No matter how the Palestinians see it, this is a development they cannot reverse, and they need look into ways of leveraging it to their interest, if possible
The Palestinians have been dealt a series of major blows that Omari blames on a largely “reactive” foreign policy that relies on blocking Israeli and American initiatives rather than “presenting credible Palestinian options,” something that is unsustainable in the long term.
“The causes of this are varied,” he continued. “The nature of threats facing the region has become much more varied. The center of gravity in the Middle East is moving steadily to the Gulf, a region that is less directly impacted by the Palestinian-Israeli conflict.”
Erekat blames Palestinian setbacks on a lack of responsiveness by the Arab League and the Organization of Islamic Cooperation (OIC). The Palestinians have requested emergency meetings of the two bodies for them to reject the Israel-UAE deal, he says, but have not received replies.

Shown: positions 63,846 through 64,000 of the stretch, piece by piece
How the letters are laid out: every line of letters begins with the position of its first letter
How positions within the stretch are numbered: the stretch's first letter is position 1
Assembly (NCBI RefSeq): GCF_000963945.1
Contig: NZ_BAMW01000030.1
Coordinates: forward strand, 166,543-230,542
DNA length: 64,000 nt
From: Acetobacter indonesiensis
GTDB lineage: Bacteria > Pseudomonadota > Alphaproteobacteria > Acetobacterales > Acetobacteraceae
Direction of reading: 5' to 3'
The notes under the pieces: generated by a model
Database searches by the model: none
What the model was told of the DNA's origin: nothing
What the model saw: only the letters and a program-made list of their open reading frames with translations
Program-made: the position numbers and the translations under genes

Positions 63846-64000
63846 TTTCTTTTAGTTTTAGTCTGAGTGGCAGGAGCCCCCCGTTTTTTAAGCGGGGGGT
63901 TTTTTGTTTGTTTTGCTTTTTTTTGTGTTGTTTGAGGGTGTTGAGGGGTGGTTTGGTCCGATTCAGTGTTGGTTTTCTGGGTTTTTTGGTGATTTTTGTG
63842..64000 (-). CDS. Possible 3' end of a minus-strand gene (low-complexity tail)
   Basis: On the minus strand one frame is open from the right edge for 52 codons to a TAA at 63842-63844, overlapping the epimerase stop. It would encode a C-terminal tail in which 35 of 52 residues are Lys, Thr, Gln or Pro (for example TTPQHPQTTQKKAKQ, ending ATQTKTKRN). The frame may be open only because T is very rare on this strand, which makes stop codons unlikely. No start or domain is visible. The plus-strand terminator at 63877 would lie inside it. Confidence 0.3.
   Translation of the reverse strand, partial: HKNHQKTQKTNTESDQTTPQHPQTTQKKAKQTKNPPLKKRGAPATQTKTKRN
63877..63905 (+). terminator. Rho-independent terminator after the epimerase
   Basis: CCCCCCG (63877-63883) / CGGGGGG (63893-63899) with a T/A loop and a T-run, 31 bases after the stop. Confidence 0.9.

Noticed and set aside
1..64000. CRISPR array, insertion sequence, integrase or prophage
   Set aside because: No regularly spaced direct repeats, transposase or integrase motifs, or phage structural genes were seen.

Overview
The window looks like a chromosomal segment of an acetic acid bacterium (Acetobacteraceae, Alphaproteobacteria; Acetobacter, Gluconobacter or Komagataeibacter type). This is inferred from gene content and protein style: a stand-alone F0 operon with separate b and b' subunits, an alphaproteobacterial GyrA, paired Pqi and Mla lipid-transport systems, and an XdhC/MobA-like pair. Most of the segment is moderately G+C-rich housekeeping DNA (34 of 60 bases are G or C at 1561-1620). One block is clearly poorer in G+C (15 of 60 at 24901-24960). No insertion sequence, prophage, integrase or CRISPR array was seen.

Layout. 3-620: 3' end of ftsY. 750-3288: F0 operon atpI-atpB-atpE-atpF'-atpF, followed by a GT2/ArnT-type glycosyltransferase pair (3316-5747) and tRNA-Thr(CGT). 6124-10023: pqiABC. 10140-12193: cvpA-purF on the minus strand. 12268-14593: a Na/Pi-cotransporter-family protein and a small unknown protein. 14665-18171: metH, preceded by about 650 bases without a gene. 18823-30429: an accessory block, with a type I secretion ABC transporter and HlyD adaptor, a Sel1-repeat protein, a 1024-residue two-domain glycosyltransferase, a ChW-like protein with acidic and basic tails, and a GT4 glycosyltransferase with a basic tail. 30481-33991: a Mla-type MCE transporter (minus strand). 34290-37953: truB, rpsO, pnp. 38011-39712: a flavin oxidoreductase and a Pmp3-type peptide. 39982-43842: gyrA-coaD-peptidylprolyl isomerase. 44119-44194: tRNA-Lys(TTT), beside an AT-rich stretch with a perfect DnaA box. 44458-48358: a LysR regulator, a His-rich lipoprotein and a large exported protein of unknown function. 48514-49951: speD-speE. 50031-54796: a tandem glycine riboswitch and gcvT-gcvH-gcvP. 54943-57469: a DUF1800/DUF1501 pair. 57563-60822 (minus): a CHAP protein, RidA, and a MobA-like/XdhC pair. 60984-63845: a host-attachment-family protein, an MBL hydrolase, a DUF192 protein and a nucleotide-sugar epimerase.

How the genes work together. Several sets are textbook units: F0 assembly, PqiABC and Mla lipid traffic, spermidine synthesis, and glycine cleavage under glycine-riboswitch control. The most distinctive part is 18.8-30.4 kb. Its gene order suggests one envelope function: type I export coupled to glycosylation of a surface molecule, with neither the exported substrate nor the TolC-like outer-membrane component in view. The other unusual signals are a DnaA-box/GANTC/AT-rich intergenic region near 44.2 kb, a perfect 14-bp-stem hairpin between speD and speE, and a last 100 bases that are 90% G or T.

“The OIC was established after the burning of the Aqsa Mosque in 1969; that’s its reason for coming into existence. The fact that it doesn’t even bother to issue a statement about the Emirates’ move and reiterate its position on the Palestinian question and the Arab Peace Initiative and international law is strange,” he said.
“The same for the Arab League, he continued, going on to accuse the UAE of using its influence to block criticism of the accord.
Daoud Kuttab, an Amman-based Palestinian journalist, writer and analyst, told The Media Line that few countries would follow the UAE’s example, saying Abu Dhabi’s motivation was domestic politics.
“All three leaders [of the US, Israel and the UAE] are facing internal problems, and this was a way for them to get out of their problems,” he explained. “Netanyahu has his corruption trial and demonstrators outside his house; Trump is losing in the polls; and the UAE is losing wars in Yemen and Libya, and having economic problems.”